Next in our juicy sample sentence religion is pulled into the mix, with the Swiss version of the hearty goddamn, where the speaker wishes the rage of the creator upon him or her self but then lets that wishing bounce off his or her shoulders and throws it right back onto the adversity itself as if clearing throat by spitting into the face of any and all offending issue. Somewhere between religion and the genitalia, or half way between god and sex, there lives the bipolar realm of prostitution, another emotionally charged grey area with magical powers if properly called upon. It is evoked a million times in the life of every German Swiss. ‘Huarä’, or ‘like a whore’ is put before any word that needs a special emphasis, just as ‘fuck’ and ‘fucking’ is in English of all class and creed all over the world.

There’s much more to the naughty vocabulary of the diligent Swiss, but I have to cut our sampling short way before the collection nears completion. Because I’m doing grave injustice to my pal and tutor in the art of worldwide package delivery. Erkan is a noble soul, in spite of his rocky verbal skills. His swearing is always done with a joyful undertone; irony and wit are right in tow. Nothing remains from the raving bitterness and crooked righteousness of many of his hosts from whom he has after all learned the precise pronunciation of all those verbs of power, exclaimed most of the times in high hopes of being able to right the many wrongs in our daily struggles against the odds of destiny.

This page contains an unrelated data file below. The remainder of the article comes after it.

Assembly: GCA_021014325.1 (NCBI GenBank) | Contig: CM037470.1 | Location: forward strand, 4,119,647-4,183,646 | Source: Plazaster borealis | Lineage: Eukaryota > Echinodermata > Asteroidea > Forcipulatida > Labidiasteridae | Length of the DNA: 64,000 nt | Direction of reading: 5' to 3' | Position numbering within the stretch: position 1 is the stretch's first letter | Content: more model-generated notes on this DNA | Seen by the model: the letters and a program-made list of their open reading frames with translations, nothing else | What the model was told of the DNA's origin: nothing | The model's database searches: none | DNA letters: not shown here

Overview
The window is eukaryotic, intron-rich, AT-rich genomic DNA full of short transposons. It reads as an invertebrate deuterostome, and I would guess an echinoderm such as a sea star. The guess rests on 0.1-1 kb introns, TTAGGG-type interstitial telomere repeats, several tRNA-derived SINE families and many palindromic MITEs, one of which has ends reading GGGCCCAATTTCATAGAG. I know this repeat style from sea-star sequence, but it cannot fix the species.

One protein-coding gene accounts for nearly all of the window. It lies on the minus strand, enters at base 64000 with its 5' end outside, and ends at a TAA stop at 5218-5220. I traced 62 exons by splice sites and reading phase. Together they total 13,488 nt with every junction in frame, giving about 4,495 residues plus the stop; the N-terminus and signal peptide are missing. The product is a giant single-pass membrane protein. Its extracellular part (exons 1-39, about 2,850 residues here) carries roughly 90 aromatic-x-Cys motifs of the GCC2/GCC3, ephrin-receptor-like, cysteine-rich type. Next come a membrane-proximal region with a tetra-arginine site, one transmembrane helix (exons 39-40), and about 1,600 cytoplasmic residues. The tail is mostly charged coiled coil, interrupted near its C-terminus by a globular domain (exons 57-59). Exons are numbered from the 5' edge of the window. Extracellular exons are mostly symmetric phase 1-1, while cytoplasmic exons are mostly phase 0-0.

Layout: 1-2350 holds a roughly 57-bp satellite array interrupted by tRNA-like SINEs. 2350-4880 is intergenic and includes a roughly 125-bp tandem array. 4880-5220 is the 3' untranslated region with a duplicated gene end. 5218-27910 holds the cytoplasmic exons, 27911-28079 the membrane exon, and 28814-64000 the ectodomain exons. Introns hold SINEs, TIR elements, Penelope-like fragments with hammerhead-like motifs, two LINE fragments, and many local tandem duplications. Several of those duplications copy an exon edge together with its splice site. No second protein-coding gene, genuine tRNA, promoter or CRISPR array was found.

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One Response to “Swiss Swear Slurs”

  1. Beatriz Restrepo Says:

    Bueno saber esto viviendo ahora por Europa, cuando te insultan o no 🙂